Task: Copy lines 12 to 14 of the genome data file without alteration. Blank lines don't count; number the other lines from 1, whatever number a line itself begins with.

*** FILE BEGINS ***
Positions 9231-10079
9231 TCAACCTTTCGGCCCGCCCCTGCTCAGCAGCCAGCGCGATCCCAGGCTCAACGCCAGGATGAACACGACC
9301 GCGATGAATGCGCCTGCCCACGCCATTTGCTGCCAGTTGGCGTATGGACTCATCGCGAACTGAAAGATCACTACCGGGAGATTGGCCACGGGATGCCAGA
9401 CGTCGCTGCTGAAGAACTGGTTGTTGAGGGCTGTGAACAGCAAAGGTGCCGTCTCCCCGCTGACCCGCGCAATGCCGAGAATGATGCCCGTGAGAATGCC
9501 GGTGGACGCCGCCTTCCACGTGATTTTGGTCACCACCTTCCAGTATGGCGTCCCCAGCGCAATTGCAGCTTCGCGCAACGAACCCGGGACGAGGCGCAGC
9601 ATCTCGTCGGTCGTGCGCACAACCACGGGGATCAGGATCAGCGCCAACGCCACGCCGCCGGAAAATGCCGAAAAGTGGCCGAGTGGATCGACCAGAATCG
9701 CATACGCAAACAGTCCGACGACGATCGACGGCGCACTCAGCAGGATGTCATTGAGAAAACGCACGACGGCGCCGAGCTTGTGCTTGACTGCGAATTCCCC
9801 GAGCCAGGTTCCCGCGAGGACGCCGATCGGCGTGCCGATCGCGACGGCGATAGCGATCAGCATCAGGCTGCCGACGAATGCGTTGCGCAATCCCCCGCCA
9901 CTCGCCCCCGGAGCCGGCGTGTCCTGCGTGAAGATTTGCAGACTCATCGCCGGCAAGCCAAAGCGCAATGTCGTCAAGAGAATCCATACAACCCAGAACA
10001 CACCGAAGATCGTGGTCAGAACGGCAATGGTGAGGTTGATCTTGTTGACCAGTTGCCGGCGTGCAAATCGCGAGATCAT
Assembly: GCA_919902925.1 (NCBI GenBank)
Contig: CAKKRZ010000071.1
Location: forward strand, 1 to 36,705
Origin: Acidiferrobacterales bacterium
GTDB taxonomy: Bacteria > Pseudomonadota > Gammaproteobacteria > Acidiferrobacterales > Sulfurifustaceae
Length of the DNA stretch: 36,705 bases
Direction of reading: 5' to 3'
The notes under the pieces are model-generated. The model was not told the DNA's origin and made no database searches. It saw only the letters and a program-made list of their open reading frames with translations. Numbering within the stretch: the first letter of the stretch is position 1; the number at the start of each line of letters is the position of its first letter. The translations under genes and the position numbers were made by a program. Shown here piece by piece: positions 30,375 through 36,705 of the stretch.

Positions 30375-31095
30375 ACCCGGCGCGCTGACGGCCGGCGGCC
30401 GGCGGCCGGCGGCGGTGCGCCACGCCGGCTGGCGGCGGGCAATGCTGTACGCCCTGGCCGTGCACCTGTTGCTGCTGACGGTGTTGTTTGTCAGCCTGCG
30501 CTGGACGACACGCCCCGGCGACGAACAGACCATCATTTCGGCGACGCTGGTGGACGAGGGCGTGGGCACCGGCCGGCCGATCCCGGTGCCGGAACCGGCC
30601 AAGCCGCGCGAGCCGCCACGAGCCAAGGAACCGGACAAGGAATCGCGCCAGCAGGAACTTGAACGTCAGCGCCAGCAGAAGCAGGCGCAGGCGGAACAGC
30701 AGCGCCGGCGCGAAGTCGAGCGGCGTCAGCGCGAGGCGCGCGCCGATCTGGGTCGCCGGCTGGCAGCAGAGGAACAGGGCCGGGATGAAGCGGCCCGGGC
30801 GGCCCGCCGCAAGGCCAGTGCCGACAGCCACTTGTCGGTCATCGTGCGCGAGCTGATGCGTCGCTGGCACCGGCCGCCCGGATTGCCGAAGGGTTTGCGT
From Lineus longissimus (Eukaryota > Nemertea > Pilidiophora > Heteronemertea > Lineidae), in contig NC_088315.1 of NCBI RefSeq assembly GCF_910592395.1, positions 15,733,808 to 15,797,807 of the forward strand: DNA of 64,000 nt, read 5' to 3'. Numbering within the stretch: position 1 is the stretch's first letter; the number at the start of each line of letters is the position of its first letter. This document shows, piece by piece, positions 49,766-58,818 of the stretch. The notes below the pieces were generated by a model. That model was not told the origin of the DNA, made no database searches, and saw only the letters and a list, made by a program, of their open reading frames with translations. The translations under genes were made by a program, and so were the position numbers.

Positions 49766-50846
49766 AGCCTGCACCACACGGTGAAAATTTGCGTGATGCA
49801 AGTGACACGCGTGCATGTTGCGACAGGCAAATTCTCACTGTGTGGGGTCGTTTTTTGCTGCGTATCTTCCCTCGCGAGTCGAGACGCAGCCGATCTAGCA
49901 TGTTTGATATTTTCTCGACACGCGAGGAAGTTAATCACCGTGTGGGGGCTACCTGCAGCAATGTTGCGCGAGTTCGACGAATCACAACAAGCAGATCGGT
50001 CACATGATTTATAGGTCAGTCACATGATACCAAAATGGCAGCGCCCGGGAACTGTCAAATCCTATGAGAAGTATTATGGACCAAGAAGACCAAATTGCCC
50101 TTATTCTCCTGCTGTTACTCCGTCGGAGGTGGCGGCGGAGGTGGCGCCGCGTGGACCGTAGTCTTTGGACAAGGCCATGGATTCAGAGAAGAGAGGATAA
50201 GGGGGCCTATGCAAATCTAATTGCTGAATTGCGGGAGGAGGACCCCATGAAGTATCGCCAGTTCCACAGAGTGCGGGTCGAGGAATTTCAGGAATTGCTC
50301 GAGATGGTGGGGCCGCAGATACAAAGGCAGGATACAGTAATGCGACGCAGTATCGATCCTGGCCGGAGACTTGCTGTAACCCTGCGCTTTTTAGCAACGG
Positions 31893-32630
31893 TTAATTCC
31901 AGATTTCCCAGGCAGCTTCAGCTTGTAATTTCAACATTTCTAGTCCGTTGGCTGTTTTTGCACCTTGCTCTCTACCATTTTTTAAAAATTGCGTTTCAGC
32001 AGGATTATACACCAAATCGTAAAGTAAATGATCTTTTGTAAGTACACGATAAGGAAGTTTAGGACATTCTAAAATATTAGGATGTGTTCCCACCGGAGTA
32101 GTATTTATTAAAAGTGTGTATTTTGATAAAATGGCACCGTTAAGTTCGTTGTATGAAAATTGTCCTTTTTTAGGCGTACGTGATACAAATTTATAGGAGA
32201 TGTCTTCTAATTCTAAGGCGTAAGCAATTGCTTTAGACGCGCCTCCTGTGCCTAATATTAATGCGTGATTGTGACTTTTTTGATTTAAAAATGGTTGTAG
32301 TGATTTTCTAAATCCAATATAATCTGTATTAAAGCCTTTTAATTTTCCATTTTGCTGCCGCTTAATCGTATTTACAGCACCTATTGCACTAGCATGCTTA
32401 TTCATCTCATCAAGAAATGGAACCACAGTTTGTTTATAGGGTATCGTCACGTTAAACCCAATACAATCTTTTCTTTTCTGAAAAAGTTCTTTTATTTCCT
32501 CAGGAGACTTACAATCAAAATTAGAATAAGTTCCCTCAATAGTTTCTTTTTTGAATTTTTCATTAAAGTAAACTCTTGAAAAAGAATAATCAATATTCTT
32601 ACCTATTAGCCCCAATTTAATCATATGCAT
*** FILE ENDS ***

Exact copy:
Contig: CAKKRZ010000071.1
Location: forward strand, 1 to 36,705
Origin: Acidiferrobacterales bacterium